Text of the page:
Crockford, webhosting, online dating, JSON, alert

December 10, 2009 11:14 am | 23 Comments

This is a fun story that has a security and performance point to it.

Earlier today, Dion Almaer tweeted:

Wow, Doug added an alert() to which just alerted a LOT of people on the Internet. Proving a point on hotlinks?

I was talking to Doug about his keynote at Add-on-Con tomorrow, and asked him what the motivation was for this alert message. It turns out his webhosting service had contacted him about the unusually high amount of traffic on Doug investigated and discovered that OnlineBootyCall was linking directly to, in spite of this statement in the file:


Linking directly to is bad. Certainly, it puts a load on Doug’s webhosting company that shouldn’t be there. But more importantly, it exposes the content site to security and performance vulnerabilities. Loading third party scripts into the parent window gives that third party access to cookies and other potentially confidential information in the page. Accessing that script from a third party domain requires an additional DNS lookup (which can be costly). Also, if the script is at the top of the page (which it is in this case) and the third party site is slow or not responding, the entire page is left blank for thirty seconds or more.

It’s best to reduce the number of third party scripts on your site. That was the reason Doug added the alert message to the top of json.js. If you haven’t gone to OnlineBootyCall yet today, here’s what you would’ve seen:

In Doug’s words,

I’m helping onlinebootycall improve its performance.

23 Responses to Crockford, webhosting, online dating, JSON, alert

  1. Hi Steve,

    What is your take on the loading Javascript libraries from Google’s AJAX Libraries API ( collection?

    I’ve it used more and more by small websites, but have yet to see a truly high traffic website use them on their commercial site.


  2. Hilarious! If you going to be grabbing JS or whatever from another site other than you own make sure that its a CDN (or Google/Yahoo libraries) and not just someones site.

  3. Agustin, is using the google ajax libraries on their whois page, which is getting a very large amount of traffic.

  4. I so am in favor of helping onlinebootycall improve their performance (along with all the other sites who are hotlinking to json.js or json2.js). Way to go, Doug. And thanks for another informative post, Steve. :)

  5. Things like this just crack me up…made for a good laugh earlier today.

  6. @Agustin: If your company has a web farm that is faster and more robust than Google, host the files there. Otherwise, it’s probably better to host them on Google, even at the cost of an extra DNS lookup.

    @Shea: A great combination of funny but relevant. I’d expect no less from Doug.

  7. a whole post just to justify onlinebootycall in your browser history


  8. This post made this Wookie laugh. Doug solved the leeching problem with style.

    I’m still laughing!

  9. hahaha.. doug rules!

  10. Doug is a super hero.
    I get goose bumps just watching his movies.

  11. You guys are totally right!

    One of our engineers had a major FAIL. We noticed the error today and had to immediately fix it. We too laughed (also shook our heads in utter disapproval) at the fact that warning says “IT IS EXTREMELY UNWISE TO LOAD CODE FROM SERVERS YOU DO NOT CONTROL.”

    Lesson learned.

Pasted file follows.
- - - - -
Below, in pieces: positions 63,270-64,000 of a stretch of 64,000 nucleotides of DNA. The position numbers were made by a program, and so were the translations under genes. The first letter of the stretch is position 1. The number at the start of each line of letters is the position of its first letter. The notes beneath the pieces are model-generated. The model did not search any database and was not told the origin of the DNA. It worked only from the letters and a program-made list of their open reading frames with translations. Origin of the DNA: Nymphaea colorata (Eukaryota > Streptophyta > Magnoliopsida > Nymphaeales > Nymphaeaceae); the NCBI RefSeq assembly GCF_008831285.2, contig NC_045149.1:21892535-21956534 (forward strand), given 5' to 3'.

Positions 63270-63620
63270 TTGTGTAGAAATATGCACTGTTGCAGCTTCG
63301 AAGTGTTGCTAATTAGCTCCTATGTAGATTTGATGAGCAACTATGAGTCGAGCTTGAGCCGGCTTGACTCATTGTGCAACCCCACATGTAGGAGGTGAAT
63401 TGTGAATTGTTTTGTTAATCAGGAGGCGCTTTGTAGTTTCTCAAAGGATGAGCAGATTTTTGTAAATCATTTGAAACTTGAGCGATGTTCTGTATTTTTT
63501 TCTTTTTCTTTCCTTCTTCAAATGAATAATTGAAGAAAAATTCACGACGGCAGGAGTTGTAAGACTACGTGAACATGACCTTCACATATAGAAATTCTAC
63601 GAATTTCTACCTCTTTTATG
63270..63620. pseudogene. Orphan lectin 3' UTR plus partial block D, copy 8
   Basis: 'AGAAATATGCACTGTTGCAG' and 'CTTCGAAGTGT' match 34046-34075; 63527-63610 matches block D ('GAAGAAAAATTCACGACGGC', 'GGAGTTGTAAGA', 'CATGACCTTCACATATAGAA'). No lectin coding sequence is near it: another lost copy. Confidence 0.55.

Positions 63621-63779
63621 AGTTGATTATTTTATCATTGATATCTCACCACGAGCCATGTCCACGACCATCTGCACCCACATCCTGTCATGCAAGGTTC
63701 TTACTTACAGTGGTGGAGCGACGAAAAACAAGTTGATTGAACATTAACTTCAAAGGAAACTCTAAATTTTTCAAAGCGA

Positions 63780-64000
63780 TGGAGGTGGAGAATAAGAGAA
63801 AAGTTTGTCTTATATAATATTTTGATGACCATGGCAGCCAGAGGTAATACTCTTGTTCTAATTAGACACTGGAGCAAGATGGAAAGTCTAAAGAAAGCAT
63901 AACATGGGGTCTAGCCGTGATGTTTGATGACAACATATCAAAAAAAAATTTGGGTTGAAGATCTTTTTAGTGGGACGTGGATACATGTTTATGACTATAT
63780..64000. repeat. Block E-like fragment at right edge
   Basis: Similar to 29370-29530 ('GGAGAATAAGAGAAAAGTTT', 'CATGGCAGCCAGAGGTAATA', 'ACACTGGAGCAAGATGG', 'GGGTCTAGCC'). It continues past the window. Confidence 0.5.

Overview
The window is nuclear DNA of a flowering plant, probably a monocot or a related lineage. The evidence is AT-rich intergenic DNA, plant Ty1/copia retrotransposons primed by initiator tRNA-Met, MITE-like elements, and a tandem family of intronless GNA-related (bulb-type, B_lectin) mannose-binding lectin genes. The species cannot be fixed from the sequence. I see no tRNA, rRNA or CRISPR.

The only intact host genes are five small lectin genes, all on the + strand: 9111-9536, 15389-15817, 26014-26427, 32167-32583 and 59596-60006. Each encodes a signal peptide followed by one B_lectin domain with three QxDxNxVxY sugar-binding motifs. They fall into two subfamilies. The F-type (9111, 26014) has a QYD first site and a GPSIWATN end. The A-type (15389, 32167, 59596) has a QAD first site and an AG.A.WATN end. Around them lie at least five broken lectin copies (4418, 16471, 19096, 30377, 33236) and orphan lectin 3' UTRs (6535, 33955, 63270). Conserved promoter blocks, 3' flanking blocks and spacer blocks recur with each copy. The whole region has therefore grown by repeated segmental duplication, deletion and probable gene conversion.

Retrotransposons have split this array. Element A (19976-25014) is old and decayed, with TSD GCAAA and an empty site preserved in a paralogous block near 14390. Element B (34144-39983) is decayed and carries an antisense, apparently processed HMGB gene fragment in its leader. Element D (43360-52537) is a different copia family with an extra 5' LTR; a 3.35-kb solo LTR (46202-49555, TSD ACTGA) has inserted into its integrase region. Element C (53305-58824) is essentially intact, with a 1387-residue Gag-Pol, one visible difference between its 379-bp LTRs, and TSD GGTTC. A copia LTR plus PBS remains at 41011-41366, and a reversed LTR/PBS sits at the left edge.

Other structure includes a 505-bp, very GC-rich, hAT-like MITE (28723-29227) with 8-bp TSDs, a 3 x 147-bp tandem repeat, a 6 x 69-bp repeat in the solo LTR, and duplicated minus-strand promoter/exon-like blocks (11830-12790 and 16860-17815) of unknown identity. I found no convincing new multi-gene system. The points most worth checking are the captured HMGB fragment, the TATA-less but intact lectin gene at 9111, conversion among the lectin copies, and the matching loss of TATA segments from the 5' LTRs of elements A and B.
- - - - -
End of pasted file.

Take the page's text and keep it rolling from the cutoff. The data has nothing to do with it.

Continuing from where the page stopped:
12. On the theory, I aggry with Doug, but on practice, it is one of your (Steve Souders) recommandation to load Prototype, YUI, … on Google or Yahoo CDN.

    What must we do ?

  13. “Wow, Doug added an alert() to which just alerted a LOT of people on the Internet”

    alert(‘IMPORTANT: Remove this line from json2.js before deployment.’);

    Nice ;)

  14. Good call. But how does one counterbalance this with the desire of users (at least the more on-the-ball ones) to avoid ending up with one copy of jQuery / json2.js / GWT per site using it in their browser caches – or worse, in memory at once?

  15. The “google” question is really simple:

    You ask the owner of the host if its OK to link directly to the script hosted on their server, and you ask yourself if the security implications are acceptable.

    If google says “use us directly” and you trust them, it’s ok.

    If google says “host a copy of the file yourself” or if you don’t trust them, then it’s not ok.

    How complicated can that be?

  16. @gwenhwyfaer Are you serious?

    1. Users, real ones, have no idea what scripts you’re using.

    2. Your browsers cache is designed to cope with different sites using different files. A script is no different to an image.

    3. What evidence do you have that multiple copies of a script file “in memory” is bad?

  17. And how about Google Analytics external file?

  18. hahaha.. doug rules!

  19. @Agustin Colchado Actually, (social networking site ;-) ) loads from Alexa says it’s 14 worldwide.

  20. Nice!

    (Trying to word this right and not getting it, please read between the lines).

    There is some level of value in referencing files from their “home” servers in that you get any bug fixes/enhancements without having to remember to check for new versions.

    Any notions how to weigh that positive versus the negatives outlined here?

    (BTW, the spam blocker question is: “5 plus twenty-to” instead of twenty-two).

  21. Never mind the BTW above, I see what you’re doing.

  22. @Scott: That’s not a positive, that’s a negative. What happens when that hotlinked script’s bugfix or enhancement breaks your site?

  23. Oh i couldn’t stop laughing. Doug handled the problem very well :).

    Collin paul